First of a three-part series based on the CyberRisk Alliance/Exterro eBook Incident Response for a Remote World.
Much about cyber security has changed since the pandemic forced many organizations to adopt remote and hybrid work models for their employees. That includes the way enterprises handle incident response (IR).
The new work environment drastically shifted the dynamics of network access, device usage and cyber security protocols, essentially overnight. And today, remote work has become part of the new hybrid work model that seems to be here to stay for many organizations.
Along with the changes come several challenges for security leaders and their teams. That includes remote workers using their own personal devices and their own networks, which might be considerably less secure than what their organizations require in terms of minimum protection.
Many employees are no longer working behind company firewalls with fully updated, company-owned devices, and that means there is a lack of direct control that was not an issue before the great shift to remote. The move to mass work from home has extended environments in which incidents occur to remote networks, which tend to be less secure and where IR teams have less visibility.
Traditional network monitoring tools provide less utility in cases where most activity is now off network or does not occur on trusted internal networks. Without enhancing endpoint visibility, IR teams lose sight of devices and what’s going on with them.
In many cases, security staffers themselves have shifted to working remotely, and this can make it harder for them to perform tasks. Collaboration among IR experts can be more difficult when people are working apart.
Enterprises must adapt their IR approach to fit these new work environments, or risk suffering costly security breaches. In the current hybrid environment, with many shifting from home offices to corporate offices and back again in the course of a week, end-user devices are just as likely to be operating off the main corporate network as on it.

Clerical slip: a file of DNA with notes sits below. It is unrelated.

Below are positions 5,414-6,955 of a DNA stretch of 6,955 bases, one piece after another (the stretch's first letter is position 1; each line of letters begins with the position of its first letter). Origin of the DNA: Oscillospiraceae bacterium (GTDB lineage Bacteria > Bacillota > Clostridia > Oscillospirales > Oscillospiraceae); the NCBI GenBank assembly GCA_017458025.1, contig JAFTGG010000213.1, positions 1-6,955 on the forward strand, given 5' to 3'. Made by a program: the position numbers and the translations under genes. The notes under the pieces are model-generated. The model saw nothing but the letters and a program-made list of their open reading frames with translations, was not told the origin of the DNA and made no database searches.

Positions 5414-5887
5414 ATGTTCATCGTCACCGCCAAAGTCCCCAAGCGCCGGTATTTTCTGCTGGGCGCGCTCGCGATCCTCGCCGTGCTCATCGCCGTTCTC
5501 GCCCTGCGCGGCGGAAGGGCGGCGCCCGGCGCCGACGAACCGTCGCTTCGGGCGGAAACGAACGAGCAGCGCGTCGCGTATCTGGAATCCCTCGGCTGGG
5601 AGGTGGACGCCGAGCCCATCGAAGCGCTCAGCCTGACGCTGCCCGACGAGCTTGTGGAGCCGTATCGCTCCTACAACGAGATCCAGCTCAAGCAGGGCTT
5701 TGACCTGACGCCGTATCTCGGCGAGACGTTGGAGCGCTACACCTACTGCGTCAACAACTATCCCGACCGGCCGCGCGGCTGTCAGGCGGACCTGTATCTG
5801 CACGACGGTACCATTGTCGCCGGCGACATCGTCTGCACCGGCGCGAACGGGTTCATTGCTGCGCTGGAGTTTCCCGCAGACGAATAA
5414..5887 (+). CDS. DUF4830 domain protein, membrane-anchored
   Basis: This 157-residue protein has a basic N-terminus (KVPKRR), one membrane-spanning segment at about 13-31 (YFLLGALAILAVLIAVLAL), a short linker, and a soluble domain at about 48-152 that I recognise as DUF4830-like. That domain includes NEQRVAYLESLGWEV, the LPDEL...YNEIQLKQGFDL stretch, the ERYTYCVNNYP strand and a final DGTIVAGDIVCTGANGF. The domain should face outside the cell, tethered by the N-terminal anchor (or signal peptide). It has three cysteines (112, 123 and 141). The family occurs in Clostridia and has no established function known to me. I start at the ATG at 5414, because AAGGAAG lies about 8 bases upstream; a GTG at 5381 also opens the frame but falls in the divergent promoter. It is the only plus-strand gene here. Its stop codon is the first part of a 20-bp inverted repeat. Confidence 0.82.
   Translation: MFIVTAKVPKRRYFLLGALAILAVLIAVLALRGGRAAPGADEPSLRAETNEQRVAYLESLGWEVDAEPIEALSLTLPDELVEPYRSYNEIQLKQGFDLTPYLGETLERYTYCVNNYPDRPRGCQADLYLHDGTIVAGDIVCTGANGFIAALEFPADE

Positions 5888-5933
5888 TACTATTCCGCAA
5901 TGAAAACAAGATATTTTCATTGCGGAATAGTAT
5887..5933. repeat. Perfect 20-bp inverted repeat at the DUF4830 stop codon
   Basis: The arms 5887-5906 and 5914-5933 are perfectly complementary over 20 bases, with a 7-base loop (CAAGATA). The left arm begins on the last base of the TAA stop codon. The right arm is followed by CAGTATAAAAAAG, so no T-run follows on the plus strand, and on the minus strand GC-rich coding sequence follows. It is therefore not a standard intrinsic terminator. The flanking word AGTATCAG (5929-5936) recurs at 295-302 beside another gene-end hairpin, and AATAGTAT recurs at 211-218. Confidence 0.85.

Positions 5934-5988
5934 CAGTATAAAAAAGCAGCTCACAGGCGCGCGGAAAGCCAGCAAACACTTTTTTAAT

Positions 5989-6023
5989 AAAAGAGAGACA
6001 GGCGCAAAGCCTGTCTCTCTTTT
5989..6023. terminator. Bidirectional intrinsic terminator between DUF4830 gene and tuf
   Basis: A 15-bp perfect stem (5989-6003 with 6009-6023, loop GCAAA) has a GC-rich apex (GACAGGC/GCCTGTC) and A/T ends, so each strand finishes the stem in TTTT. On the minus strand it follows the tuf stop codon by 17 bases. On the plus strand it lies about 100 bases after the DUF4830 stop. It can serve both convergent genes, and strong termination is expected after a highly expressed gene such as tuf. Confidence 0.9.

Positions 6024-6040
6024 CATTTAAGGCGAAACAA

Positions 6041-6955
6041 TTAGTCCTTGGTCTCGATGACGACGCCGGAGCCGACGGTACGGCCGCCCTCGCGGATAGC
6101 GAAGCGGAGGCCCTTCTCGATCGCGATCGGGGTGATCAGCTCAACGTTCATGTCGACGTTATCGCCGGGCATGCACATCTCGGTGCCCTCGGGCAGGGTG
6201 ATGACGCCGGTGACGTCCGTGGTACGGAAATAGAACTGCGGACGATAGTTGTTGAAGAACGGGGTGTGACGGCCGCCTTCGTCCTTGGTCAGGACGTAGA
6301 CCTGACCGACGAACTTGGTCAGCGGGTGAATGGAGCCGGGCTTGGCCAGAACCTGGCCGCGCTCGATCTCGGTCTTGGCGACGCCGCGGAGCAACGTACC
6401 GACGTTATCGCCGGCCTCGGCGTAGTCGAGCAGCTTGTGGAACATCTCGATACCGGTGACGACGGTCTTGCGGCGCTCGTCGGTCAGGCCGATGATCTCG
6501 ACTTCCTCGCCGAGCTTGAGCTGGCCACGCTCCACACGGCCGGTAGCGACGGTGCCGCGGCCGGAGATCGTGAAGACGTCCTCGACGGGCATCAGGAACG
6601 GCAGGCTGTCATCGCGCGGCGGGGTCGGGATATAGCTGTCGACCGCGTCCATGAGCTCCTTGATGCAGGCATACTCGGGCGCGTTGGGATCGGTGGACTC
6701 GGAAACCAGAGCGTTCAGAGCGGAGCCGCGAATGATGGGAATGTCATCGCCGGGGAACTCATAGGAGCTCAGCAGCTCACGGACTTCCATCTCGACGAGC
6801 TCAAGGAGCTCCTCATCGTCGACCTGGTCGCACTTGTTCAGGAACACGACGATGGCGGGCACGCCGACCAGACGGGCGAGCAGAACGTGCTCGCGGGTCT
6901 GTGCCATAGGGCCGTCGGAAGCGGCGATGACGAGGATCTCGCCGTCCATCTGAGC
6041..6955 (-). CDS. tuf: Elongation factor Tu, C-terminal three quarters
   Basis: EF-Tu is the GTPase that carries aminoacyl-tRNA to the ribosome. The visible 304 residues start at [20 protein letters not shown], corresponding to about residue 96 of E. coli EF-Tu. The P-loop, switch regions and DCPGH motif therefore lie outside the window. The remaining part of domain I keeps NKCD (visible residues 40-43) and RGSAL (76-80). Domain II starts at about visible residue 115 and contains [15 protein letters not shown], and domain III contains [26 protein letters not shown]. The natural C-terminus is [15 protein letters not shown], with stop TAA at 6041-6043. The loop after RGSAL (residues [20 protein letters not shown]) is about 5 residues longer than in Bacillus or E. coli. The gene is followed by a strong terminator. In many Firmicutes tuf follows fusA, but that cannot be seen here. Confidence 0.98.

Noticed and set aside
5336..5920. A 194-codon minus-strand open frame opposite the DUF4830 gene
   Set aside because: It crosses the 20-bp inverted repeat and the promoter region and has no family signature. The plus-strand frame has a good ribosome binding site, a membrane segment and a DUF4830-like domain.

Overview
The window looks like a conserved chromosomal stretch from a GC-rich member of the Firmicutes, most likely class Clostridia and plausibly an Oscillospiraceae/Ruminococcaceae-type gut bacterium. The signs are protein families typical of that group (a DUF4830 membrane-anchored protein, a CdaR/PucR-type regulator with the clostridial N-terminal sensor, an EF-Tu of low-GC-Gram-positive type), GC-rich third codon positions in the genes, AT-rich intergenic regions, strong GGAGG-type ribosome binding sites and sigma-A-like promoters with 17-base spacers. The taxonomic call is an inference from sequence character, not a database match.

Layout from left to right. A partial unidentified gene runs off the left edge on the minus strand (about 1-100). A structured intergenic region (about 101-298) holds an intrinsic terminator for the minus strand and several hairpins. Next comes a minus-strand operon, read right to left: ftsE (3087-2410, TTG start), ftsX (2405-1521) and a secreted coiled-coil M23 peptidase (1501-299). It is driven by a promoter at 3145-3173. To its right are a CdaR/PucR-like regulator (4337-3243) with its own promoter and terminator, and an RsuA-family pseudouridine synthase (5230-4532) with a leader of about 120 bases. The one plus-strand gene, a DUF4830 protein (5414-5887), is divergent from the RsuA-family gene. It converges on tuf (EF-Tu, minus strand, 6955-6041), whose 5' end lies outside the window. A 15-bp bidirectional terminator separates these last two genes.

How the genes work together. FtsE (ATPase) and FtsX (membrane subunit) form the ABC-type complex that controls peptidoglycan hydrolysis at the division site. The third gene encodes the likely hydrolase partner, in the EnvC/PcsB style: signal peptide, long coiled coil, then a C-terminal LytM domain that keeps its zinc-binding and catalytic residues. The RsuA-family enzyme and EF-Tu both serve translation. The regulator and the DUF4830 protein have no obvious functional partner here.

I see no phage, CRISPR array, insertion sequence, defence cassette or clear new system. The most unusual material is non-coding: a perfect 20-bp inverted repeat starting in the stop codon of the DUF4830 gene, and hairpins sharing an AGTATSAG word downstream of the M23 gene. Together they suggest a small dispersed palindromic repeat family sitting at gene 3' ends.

This scenario introduces a lot of cyber security risks, and many companies are not able to mitigate them because traditional enterprise IR plans were developed for an environment in which incident responders performed their tasks on site.
While home-based or hybrid workers are not necessarily more reckless
about security, they might sometimes let their guard down when using their own devices and networks for work. And they might be more inclined to download applications or click on links they might otherwise ignore or avoid.
In addition, with so many employees working from home and not in physical proximity to one other, they are less likely to notice or report suspicious behavior by others. In the corporate office, an employee could ask a colleague if something seemed a little strange about an e-mail message. But that kind of ad hoc communication is less likely to occur as often in work-from-home situations. IR teams have lost at least a portion of this valuable source of intelligence.
Finally, the targets of attacks are broader than in the past. While there might be a general perception that it’s mostly large global enterprises that suffer attacks such as ransomware, the fact is organizations of any size can be targets. And lately attacks such as ransomware have been aimed not just at the immediate targets, but supply chain partners as well. These types of attacks can put multiple systems throughout the supply chain out of commission for an indefinite period, wreaking havoc on markets.
Given all these factors, it’s clear that when it comes to the modern workplace, IR needs to change.
The next article in this series will address how to do that.